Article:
(Be sure to click through all the images in the gallery above.)
That first, pretty September day hunting bluefins off Cape Cod, Massachusetts, started slowly, as we jigged the shipping lanes near Chatham Cut. But things were about to change. Peering through his binoculars toward the horizon, Capt. Bobby Rice had just seen something he liked. “Whales,” he muttered, quickly instructing us to bring in our lines and hang on as he throttled down toward the breaches. Soon we were dropping the 10-inch soft plastics again, now within plain sight of two massive humpbacks that rolled on the surface, blowing big mists.
I looked over at one of my fishing companions, Ron Poirier, a beloved local lure manufacturer. Poirier was locked in. He engaged his spinner at about 150 feet and began working his trademark RonZ fish-oil-infused soft plastic in a tap-tap-tap jigging action. Suddenly, Poirier’s Van Staal rod doubled over in a deep U-bend and he hollered.
Twenty minutes later, Poirier beamed like a child as the fat, 80-pound bluefin came aboard. He and Rice pulled the jig out of the fish’s mouth and — boom — just like that, we had our dinner for the evening.
A Bittersweet Personal Journey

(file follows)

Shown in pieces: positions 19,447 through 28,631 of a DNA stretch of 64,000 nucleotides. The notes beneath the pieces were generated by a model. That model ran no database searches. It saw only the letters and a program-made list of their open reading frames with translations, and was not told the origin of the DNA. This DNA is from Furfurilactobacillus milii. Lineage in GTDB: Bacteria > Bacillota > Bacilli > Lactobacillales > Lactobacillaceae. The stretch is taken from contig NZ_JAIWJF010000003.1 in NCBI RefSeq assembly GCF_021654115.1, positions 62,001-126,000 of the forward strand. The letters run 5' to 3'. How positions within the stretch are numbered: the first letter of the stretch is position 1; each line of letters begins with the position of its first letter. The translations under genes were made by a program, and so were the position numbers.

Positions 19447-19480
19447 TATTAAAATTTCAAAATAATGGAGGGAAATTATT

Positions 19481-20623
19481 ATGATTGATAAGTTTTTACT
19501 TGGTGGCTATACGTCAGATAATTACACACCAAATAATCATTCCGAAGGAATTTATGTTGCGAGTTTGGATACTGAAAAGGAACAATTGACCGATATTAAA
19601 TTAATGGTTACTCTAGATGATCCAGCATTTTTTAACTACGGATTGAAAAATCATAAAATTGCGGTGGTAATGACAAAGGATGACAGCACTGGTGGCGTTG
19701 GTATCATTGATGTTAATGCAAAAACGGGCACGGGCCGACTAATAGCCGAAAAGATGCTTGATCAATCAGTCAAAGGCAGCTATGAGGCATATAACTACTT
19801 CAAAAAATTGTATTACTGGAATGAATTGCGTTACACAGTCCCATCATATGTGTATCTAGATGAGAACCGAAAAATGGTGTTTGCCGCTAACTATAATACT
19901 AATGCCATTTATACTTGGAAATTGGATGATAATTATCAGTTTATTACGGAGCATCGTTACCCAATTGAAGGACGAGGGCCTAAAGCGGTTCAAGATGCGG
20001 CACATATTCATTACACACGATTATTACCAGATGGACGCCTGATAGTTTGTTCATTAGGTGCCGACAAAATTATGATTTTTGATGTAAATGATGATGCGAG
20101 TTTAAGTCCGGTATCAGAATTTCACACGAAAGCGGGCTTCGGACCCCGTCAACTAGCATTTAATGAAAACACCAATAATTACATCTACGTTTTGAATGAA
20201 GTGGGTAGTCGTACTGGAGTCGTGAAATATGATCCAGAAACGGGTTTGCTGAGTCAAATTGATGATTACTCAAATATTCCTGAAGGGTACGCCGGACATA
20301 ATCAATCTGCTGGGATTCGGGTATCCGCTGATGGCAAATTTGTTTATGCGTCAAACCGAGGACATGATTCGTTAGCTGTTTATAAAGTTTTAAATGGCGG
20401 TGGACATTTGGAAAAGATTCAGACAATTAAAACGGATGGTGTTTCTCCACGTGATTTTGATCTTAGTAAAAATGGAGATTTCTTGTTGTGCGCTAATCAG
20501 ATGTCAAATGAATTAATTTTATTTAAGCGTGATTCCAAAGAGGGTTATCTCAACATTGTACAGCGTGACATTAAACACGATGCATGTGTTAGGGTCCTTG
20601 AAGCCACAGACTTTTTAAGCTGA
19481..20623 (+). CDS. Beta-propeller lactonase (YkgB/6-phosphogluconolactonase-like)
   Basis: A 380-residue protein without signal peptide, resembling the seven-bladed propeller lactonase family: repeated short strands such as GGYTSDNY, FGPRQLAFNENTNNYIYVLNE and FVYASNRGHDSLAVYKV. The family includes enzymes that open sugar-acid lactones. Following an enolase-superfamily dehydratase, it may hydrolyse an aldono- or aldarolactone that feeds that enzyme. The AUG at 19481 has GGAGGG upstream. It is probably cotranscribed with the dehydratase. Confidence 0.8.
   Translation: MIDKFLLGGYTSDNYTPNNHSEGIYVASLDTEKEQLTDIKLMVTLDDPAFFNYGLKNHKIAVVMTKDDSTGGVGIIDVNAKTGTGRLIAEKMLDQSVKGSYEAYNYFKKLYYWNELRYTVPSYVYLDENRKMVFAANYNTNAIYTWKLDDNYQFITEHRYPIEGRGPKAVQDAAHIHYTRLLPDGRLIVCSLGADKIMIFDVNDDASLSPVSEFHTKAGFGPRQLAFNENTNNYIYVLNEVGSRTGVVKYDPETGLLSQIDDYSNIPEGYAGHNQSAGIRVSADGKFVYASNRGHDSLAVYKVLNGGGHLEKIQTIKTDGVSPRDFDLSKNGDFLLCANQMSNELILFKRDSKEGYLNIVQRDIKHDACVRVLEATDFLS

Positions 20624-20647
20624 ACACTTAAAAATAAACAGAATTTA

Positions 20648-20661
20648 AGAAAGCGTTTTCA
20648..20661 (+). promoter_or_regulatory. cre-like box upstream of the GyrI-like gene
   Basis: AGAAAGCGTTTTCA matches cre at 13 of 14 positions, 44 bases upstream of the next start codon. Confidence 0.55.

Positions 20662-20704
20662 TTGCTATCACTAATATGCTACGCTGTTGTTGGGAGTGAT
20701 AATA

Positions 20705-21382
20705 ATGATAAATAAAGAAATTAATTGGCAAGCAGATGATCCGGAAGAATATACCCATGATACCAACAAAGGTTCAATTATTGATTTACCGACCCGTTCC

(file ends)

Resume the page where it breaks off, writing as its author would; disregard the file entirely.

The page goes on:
I was 8 years old the last time I visited Cape Cod; this fall 2012 trip marked my first-ever tuna experience here. Unfortunately, it was one of Poirier’s last. The 58-year-old had been suffering Stage 4 esophageal cancer, though you never would have known from his sunny disposition and infectious laughter.
On May 3, 2013, just before this year’s tuna season, Poirier passed away, leaving behind a legacy as one of the most popular tuna fishermen on the Cape, and a person I was proud to have fished with on this trip.
Says Rice: “He was one of my best friends. We took a lot of tuna trips together. He was incredibly knowledgeable.”
Organized with pals Craig Cantelmo of Van Staal and Chris Littau, director of marketing at Zebco, the trip had been two years in the making. We had initially hoped to find a topwater bite that week off the Cape, but that wasn’t happening.
There were plenty of tuna around, and they were up near the surface. But they never showed themselves. Worse, as we approached likely bluefin pods in Rice’s 26-foot SeaCraft, the fish would scatter rather than dive deep, where we could have seen them on the fish finder. This made the jig bite a tough sell too.
All in all, we were met with difficult conditions, yet our confidence remained sky-high. “Bobby is the man,” Cantelmo told me repeatedly leading into the trip. “He finds fish, period.”
As usual, Cantelmo turned out to be on-point.